As with so many business decisions, there is no one-size-fits-all choice when it comes to choosing the right inventory accounting method. Our accounting and auditing professionals are here to help you determine which method makes sense for your business.


Beyond LIFO and FIFO

Although last-in, first-out (LIFO) and first-in, first-out (FIFO) are the most common inventory accounting methods, others are available. For example, the weighted average cost method is a blend of these two techniques — it combines the cost of new inventory with the cost of existing inventory to produce the weighted average cost. This figure is subsequently adjusted as more inventory is added.

The weighted average cost method is not widely used, though it is accepted under U.S. Generally Accepted Accounting Principles (GAAP) and the International Financial Reporting Standards. When employed, it is generally by companies that sell similarly priced goods.

The specific identification method requires separate tracking of the cost of each inventory item. When an item is sold, its specific cost is charged to cost of goods sold. This process can be cumbersome, so this method is usually reserved for high cost or unique items — such as vehicles, jewelry, and artwork.


Contact Us

© Copyright 2023 Thomson Reuters.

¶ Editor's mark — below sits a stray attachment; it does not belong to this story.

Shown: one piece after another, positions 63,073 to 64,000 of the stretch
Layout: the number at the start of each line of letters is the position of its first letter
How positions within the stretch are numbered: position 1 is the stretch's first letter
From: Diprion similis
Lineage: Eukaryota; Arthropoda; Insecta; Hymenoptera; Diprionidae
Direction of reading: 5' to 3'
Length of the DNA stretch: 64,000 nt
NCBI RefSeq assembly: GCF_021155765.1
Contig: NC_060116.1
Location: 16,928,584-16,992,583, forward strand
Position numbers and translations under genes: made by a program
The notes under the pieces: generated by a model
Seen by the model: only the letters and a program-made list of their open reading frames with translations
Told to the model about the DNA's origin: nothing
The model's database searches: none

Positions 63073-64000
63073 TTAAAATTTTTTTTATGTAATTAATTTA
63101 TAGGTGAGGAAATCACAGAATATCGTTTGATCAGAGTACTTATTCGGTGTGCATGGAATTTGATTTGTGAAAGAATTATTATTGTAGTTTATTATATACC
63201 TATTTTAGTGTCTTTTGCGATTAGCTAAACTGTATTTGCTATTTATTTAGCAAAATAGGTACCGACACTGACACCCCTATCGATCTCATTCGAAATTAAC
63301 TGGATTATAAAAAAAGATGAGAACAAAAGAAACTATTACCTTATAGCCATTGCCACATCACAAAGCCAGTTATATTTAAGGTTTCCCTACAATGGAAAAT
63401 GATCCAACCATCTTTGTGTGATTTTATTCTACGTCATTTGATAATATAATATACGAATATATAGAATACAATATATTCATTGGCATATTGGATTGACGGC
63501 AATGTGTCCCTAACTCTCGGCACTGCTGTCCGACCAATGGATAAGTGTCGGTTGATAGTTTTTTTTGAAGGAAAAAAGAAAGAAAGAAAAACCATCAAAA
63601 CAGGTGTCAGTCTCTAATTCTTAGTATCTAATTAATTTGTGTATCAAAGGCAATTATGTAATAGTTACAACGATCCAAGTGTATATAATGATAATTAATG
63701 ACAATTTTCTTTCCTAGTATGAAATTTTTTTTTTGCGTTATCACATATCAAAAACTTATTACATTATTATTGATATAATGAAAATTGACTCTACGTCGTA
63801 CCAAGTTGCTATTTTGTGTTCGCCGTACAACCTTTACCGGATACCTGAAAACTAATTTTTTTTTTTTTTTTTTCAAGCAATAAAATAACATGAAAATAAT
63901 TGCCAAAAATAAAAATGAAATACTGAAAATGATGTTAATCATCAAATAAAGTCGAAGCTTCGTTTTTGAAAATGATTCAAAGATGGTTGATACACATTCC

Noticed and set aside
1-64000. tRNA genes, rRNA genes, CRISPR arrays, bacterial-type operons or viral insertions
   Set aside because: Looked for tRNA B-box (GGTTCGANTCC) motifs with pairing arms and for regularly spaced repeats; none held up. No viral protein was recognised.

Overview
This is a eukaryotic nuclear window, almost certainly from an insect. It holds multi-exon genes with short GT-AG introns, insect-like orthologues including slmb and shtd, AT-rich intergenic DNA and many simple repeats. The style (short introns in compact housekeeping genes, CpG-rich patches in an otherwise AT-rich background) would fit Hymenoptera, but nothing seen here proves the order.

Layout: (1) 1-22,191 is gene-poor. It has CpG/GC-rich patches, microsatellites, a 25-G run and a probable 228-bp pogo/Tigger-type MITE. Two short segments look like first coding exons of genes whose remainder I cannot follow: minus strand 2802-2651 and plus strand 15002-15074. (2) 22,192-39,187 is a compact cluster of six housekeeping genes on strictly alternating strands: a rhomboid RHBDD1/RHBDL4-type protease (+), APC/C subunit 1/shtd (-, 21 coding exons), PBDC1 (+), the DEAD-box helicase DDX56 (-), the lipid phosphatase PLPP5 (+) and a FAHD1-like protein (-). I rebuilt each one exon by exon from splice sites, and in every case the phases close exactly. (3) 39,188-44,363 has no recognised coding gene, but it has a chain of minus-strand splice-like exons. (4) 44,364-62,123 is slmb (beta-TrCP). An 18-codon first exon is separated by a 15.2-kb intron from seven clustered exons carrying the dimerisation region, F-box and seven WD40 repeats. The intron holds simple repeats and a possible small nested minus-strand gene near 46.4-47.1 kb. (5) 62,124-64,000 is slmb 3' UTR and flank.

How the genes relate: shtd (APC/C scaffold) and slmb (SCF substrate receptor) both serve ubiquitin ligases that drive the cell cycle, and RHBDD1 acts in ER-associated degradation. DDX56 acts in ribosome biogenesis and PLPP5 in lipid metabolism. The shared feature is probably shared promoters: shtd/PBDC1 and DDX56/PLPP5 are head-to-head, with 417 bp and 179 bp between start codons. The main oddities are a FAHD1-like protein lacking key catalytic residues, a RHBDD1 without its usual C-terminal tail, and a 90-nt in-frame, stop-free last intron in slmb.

Disclaimer of Liability
Our firm provides the information in this article for general guidance only, and does not constitute the provision of legal advice, tax advice, accounting services, investment advice or professional consulting of any kind. The information provided herein should not be used as a substitute for consultation with professional tax, accounting, legal or other competent advisors. Before making any decision or taking any action, you should consult a professional advisor who has been provided with all pertinent facts relevant to your particular situation. Tax articles in this blog are not intended to be used, and cannot be used by any taxpayer, for the purpose of avoiding accuracy-related penalties that may be imposed on the taxpayer. The information is provided “as is,” with no assurance or guarantee of completeness, accuracy or timeliness of the information, and without warranty of any kind, express or implied, including but not limited to warranties of performance, merchantability and fitness for a particular purpose.




Nonprofit Insights


Valuation Report